The Biggest Covid Lesson Not Learned

The subject of the environment is a bit off-topic for me, since the focus of this blog is to warn of the economic consequences of overpopulation, leaving others to focus on the environment. But with all of the Biden administration’s renewed focus on climate change, I just can’t let this pass.

Trump called climate change a “hoax.” Is it? I don’t think so. The science is clear that certain gases like carbon dioxide and methane, just to name a couple, have a greenhouse effect, trapping heat below the atmosphere. The concentration of carbon dioxide in the atmosphere has soared over the last decades far above its historical norms. And temperatures seem to be rising. But is there a cause and effect relationship between rising CO2 levels and rising temperatures? I’m not quite so sure.

Never mentioned is the heat-island effect of larger and more densely-populated cities. The temperature in cities is always at least a couple of degrees higher than in the surrounding suburban and rural areas as cool, moist ground is replaced by hot asphalt and concrete. As our population grows, so too does the heat-island effect in big cities. Smaller cities grow into bigger cities. Small towns grow into cities, and new towns appear in once-rural areas. Heat-islands are getting bigger and new ones are appearing everywhere. How do you quantify how much of the higher temperature readings are due to the heat-island effect vs. greenhouse gases? You can’t. Nor does it matter. The effect is the same. The planet is getting hotter thanks to our growing population.

Still, I find it logical to conclude that rising greenhouse gas concentrations in the atmosphere are playing a part in rising temperatures. So what’s the solution? To arrive at a solution, you have to first understand the real cause. Emissions of greenhouse gases like CO2 is the result of human activity. The total volume of these emissions is the product of the number of humans multiplied by the average per capita emissions from their activity. Total greenhouse gas emissions can be reduced by addressing either the average per capita emissions or by reducing the number of humans, or through a combination of both approaches. If climate change caused by greenhouse gases is an existential threat to our planet as environmentalists, political leaders and business leaders claim, then the latter approach – one that addresses both factors in the equation – the number of humans and the average emissions that they produce – is absolutely critical.

At this point, let’s take a step back and digress because it’s essential, especially for younger readers who didn’t live through it, to understand some history of the environmental movement. In the ’60s and ’70s, people were fed up with pollution. Our lakes and rivers and sky were absolutely filthy. The landscape was strewn with litter along the highways and with unregulated dumps and landfills and junkyards. The environmental movement was born.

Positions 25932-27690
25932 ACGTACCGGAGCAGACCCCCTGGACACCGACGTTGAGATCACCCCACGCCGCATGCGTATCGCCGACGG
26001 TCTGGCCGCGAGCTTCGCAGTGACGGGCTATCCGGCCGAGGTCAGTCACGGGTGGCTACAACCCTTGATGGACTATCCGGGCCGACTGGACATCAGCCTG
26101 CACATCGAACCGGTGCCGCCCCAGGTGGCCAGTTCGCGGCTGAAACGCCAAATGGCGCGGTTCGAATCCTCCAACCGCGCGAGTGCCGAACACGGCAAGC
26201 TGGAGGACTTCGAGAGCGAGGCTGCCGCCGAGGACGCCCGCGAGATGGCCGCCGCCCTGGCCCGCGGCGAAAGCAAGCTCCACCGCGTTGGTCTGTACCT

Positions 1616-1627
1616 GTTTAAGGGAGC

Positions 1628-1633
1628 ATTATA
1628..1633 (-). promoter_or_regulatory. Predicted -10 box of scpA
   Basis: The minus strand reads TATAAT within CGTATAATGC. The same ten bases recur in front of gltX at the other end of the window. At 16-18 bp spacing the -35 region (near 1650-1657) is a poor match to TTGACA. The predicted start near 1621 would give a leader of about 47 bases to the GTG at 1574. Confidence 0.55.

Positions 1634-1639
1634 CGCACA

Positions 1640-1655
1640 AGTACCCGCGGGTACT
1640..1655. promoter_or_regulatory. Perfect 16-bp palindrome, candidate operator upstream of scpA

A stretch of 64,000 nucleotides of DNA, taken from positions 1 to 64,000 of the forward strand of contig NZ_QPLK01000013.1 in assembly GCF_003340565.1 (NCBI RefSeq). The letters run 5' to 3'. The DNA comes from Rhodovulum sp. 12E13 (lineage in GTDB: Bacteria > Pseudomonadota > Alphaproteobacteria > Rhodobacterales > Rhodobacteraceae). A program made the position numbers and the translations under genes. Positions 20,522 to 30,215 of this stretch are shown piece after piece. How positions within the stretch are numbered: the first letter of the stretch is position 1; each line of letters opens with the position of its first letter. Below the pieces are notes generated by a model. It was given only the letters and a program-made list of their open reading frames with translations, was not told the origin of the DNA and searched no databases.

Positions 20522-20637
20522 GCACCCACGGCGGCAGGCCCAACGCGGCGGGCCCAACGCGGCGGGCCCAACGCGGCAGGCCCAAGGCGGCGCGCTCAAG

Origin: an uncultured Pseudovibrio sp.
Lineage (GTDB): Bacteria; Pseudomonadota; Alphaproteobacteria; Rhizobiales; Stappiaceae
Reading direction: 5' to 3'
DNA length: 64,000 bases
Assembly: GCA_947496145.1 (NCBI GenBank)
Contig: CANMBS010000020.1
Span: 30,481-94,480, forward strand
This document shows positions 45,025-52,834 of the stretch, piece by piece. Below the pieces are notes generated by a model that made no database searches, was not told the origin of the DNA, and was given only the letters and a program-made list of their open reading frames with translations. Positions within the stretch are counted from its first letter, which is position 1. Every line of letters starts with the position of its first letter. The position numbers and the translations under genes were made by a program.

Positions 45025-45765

Soon, however, perhaps because of the extent of the problem and the opposition by industry to do anything about it, environmentalists became quite radical. Much of their focus turned toward overpopulation to the point where environmentalists were perceived as “anti-human,” looking upon all humans with scorn. Industry and politicians alike hated the focus on overpopulation because economic models are based upon and depend upon growth. Industry’s profit growth goals depended on population growth. People, too, hated being told that their very existence was the problem and began to hate the environmentalists. The environmental movement was in peril. At the same time, people also began to hate industry for its opposition to cleaning up the horrible mess they had created.

In the interest of survival, environmentalists, industry and politicians came together and, in an unholy alliance, came to a mutual understanding. Industry agreed to embrace the environmental movement and pursue technologies that would clean up the environment and, in return, environmentalists agreed to never again focus on the role of overpopulation. The concept of “sustainable development” was born. All sides agreed that we can be clever enough to continue growth and development while, at the same time, protecting the environment from harm. All sides embraced this new concept of “sustainable development.” Never mind that little voice inside your head telling you that “sustainable development” in a finite world is an oxymoron and is nothing more than BS. If and when it proved to be exactly that – a bunch of BS – it would be far enough down the road that it would be some later generation’s problem to deal with. Today, you are that generation.

OK, back to climate change and how to approach it. If climate change is, in fact, an existential threat to our planet, then any approach that doesn’t include some focus on stabilizing our population – worse yet, leads us to believe that, through changes in technology we can eliminate the problem while still growing our population – is clearly doomed to failure. It is, in fact, a hoax, just as Trump proclaimed.